The Ballad of Dollar Bay

As promised, here are some images to accompany the next poem to be posted.  The old boat returning to nature is known locally as the Saltmills boat, her last voyage was to that stretch of the Wexford coast and now she slowly becomes part of the shingle, eventually to be some flotsam and jetsam, perhaps a few rusted bolts and nails among storm tossed seaweed, bleaching in the summer sun. I’ve been watching her slow decay for many years now. Leaning on the parapet of an old bridge, hundreds of years old, while musing upon the shifting sands of an estuary can be soothing, meditation in it’s way.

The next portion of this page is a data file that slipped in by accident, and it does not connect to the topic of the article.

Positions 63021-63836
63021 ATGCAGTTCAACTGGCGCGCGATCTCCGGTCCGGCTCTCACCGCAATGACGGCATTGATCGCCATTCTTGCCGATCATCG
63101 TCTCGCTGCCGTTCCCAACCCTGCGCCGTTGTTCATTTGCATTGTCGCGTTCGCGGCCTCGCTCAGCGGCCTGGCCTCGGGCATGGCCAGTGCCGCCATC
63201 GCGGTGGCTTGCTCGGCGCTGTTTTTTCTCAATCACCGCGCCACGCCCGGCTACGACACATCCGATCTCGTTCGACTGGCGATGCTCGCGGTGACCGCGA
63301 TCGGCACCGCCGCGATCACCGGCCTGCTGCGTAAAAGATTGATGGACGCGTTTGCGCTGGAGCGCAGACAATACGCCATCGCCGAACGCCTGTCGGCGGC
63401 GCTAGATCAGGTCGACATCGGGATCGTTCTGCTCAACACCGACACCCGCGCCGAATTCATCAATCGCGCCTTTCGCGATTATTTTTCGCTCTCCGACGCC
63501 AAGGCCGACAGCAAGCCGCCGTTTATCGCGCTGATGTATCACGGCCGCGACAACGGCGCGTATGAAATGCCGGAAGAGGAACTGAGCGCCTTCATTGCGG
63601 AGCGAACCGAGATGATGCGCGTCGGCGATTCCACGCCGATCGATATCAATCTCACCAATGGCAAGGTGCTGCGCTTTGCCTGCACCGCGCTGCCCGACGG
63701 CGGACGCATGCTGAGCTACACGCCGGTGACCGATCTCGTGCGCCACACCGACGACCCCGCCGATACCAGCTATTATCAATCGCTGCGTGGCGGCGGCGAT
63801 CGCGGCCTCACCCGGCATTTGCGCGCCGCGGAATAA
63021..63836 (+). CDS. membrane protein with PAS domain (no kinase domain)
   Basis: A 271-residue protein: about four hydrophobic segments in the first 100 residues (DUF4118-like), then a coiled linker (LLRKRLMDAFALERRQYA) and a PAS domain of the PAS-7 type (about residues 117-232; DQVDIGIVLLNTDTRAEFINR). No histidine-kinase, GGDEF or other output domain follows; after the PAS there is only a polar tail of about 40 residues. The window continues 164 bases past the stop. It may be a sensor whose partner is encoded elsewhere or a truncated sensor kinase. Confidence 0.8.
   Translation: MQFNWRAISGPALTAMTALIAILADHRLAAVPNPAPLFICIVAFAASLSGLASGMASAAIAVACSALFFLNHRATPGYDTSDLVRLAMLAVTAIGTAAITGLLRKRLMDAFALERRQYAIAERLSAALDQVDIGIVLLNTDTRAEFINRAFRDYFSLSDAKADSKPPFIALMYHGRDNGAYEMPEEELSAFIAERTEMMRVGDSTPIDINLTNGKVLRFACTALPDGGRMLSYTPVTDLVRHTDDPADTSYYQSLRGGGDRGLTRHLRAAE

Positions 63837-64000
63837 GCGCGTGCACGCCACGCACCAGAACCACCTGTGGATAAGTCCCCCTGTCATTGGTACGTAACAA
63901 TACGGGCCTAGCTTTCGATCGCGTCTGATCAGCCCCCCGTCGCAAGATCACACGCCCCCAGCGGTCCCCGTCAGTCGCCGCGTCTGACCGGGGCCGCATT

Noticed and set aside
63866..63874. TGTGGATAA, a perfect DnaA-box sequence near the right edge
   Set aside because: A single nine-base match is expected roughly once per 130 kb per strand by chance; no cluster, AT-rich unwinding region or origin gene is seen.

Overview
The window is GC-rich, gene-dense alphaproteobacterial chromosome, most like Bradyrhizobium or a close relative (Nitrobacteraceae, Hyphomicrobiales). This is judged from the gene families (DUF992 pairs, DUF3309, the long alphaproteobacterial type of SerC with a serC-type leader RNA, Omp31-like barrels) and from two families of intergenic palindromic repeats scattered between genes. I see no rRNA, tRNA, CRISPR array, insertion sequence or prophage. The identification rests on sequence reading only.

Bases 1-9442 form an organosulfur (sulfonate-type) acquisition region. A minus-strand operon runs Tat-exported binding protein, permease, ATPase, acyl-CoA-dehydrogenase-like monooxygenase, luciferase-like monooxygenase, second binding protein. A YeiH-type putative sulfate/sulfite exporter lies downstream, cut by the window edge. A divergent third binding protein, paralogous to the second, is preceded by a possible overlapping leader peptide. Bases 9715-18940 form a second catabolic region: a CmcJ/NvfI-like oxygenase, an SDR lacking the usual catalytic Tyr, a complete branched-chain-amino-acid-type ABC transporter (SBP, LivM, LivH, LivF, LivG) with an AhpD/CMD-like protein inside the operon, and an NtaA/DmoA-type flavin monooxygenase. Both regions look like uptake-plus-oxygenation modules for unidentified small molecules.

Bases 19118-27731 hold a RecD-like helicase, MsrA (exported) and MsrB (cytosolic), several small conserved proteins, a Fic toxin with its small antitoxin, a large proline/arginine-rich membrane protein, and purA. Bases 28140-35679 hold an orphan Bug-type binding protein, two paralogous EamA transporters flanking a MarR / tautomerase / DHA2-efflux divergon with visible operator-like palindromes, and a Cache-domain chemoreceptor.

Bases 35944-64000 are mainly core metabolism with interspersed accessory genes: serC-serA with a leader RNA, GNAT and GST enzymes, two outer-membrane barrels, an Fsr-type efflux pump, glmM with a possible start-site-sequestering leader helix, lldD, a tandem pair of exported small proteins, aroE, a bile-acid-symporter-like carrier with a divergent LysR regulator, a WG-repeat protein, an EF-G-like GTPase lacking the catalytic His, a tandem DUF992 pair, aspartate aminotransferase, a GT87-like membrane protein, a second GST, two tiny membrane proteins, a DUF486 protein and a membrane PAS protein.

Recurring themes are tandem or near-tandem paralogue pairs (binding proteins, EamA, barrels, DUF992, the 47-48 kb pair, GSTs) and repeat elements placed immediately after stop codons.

The rigging you can see is part of the mainmast of a Famine -era sailing ship, “The Dunbrody”, moored in New Ross.  The poem I will be uploading to accompany these pictures is about a ship from that era, “The Earl of Sandwich.” There is, to my eye, something stirring about the majestic sailing ships. It is to be heard in the lovely poem “Sea Fever” by John Masefield.

“I must go down to the seas again, to the lonely sea and the sky.

And all I ask is a tall ship and a star to steer her by;

And the wheels kick and the wind’s song and the white sail’s shaking

And  agree mist on the sea’s face, and a grey dawn breaking.”


More to follow!!!

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